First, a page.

Small Wild Goose Pagoda in Xian

Why called Small Wild Goose Pagoda?

It was called “Jianfu Temple Pagoda” during the Tang and Song (960-1279) Dynasties. Its present name is closely related to the “Giant Wild Goose Pagoda”.

In the Yonghui Period (650-655) under the reign of Tang Emperor Gaozong, “Wild Goose Pagoda” was built in the Da Ci’en Temple to store the sutras which the eminent monk Xuan Zang had brought from India to Chang’an, today’s Xi’an. In the Jinglong Period (707-710) under the reign of Tang Emperor Zhongzong, “Jianfu Temple Pagoda” was built in order to store the Buddhist sutras that Monk Yi Jing had brought from India.

Because it looked like the “Wild Goose Pagoda” but was a little bit smaller, “Jianfu Temple Pagoda” was called the “Small Wild Goose Pagoda”, while the previous “Wild Goose Pagoda” in the Da Ci’en Temple became known as the “Giant Wild Goose Pagoda”.

Brief Introduction of Small Wild Goose Pagoda

Small Wild Goose Pagoda is located inside Jianfu Temple, about one kilometer south of Xi’an city proper. It is one of the two famous and important Buddhist pagodas erected in the Tang Dynasty about 1300 years ago. Small Wild Goose Pagoda and its large neighbor, Big Wild Goose Pagoda, are two important Buddhist sites, dating back to the Tang Dynasty, 1300 years ago.

The two pagodas were a symbol of Chang’an (Constant Peace) city. Xi’an (West Peace) was called Chang’an until the Ming Dynasty (1368-1644), when Beijing became the capital of China. Chang’an had served as the capital for ten dynasties.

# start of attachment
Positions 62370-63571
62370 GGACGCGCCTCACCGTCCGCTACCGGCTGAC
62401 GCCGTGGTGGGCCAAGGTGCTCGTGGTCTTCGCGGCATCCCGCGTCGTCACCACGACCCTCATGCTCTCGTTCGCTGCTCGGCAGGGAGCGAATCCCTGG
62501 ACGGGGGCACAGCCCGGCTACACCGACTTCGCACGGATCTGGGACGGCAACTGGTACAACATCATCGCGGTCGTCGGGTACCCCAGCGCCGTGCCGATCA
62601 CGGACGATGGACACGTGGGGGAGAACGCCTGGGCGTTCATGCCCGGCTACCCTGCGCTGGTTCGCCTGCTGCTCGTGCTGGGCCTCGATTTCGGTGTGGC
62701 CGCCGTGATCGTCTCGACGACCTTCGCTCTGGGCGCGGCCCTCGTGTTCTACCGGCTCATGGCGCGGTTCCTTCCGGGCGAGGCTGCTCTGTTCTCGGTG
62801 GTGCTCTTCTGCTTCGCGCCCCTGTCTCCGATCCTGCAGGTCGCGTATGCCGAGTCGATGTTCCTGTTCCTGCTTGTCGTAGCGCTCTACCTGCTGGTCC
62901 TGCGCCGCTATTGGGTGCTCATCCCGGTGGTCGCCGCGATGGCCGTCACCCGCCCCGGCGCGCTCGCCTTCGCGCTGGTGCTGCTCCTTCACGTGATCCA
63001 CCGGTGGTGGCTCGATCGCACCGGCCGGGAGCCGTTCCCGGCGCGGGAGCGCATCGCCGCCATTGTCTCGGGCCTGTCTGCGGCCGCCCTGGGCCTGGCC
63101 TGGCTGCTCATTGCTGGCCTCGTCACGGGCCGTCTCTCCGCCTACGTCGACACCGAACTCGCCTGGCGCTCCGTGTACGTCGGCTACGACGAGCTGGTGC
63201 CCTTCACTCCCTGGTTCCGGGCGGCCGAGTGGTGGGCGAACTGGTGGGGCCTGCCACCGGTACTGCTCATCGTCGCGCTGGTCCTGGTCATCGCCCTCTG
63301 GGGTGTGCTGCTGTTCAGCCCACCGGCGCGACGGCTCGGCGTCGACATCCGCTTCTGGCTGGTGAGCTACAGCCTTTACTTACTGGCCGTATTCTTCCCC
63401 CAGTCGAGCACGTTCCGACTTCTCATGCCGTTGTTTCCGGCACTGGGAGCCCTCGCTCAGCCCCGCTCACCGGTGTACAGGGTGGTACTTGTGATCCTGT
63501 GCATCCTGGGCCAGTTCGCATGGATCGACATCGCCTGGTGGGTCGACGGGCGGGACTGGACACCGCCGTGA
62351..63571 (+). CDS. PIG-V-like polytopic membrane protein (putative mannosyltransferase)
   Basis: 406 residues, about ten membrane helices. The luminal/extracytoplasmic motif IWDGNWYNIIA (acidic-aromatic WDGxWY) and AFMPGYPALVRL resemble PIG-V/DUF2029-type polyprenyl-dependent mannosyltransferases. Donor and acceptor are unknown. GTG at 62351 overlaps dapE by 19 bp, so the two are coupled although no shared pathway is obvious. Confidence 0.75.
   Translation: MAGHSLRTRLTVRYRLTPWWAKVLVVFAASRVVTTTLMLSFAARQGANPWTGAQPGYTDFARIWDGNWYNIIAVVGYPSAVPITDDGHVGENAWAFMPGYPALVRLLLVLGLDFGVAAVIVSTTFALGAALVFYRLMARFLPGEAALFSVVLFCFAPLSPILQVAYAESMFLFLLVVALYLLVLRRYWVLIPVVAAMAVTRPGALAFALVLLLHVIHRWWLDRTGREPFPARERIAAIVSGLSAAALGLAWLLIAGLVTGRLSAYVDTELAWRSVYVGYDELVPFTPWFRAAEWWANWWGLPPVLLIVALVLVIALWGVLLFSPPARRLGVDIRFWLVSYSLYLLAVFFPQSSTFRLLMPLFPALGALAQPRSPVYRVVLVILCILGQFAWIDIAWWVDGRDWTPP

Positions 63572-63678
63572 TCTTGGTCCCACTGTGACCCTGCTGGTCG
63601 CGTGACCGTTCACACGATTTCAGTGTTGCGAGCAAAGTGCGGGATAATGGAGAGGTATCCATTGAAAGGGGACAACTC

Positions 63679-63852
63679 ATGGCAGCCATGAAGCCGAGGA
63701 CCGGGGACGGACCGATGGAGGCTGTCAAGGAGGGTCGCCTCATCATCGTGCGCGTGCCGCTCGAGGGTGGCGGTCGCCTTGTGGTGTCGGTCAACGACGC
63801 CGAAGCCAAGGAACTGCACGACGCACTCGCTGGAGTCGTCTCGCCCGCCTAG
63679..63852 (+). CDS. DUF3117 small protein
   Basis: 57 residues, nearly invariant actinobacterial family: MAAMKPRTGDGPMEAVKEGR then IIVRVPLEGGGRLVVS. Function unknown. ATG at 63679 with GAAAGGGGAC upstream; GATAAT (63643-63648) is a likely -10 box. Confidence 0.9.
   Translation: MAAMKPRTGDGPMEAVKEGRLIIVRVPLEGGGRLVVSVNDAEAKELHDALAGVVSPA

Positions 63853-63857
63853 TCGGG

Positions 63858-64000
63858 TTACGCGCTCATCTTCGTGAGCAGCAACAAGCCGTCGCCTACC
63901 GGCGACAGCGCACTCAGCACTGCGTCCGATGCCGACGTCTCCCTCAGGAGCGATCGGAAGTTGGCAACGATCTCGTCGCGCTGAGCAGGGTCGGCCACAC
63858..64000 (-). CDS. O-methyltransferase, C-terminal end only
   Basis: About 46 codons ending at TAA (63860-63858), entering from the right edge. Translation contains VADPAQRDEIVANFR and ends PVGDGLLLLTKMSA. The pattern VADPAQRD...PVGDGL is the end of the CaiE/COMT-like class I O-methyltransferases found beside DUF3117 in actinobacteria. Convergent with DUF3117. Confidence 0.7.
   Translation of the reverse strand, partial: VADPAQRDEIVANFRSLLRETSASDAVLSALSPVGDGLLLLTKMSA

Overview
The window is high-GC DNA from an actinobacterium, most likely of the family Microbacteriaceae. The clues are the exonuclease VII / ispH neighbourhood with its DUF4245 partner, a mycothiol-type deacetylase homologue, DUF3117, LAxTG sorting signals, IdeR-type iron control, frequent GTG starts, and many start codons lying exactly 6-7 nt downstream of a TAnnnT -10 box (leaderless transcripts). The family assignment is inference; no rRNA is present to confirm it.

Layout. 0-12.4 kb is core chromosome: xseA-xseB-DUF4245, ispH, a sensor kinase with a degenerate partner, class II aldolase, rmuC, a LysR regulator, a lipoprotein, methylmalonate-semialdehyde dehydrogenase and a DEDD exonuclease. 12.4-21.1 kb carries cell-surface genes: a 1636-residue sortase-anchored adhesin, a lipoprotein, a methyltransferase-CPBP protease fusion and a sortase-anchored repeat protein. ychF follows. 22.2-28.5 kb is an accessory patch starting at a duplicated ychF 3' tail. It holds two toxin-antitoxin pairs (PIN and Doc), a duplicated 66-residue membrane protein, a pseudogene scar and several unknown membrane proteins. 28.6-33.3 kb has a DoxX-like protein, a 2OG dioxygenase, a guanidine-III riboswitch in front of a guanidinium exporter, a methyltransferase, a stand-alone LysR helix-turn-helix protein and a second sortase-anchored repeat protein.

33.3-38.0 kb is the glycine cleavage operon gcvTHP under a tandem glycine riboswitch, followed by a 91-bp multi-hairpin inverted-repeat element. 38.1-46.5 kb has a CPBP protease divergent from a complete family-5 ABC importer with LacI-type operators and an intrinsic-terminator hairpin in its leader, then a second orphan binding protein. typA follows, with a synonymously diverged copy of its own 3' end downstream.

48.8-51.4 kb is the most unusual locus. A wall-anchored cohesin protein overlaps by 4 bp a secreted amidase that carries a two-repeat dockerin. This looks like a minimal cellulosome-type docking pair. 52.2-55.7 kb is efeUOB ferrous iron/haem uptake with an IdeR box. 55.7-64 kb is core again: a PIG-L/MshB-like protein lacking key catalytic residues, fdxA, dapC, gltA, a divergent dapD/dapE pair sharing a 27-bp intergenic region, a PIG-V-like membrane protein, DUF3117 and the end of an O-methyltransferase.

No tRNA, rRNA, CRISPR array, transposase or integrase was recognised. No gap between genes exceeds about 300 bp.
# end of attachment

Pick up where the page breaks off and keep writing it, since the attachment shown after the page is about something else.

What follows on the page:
History of Small Wild Gosse Pagoda

Jianfu Temple was first built in 684 AD in honor of the second emperor of the Tang Dynasty, Emperor Lizhi (named Gaozong on his accession), on the hundreth day after his death. It was then named Xianfu (Dedicate Blessing) Temple, but renamed Jianfu Temple by Empress Wu Zetian. She won Lizhi’s favor as a concubine and siezed power after his death. Her ruthless reign interrupted the Tang Dynasty for a period of 15 years. The famous pilgrim Yijing, a great Buddhism translator at that time, once lived in Jianfu Temple to translate Buddhist scriptures that he brought back from India.

Small Wild Goose Pagoda was erected in the period 707 to 709 AD. It was named after its larger predecessor, Big Wild Goose Pagoda, five kilometers away. The building was originally a multi-eave, square-brick 45 meter-tall structure, with 15 storeys. A big earthquake in 1556 reduced it to the present 13 storeys. A crack opened from the top to the base and the upper two tiers toppled off.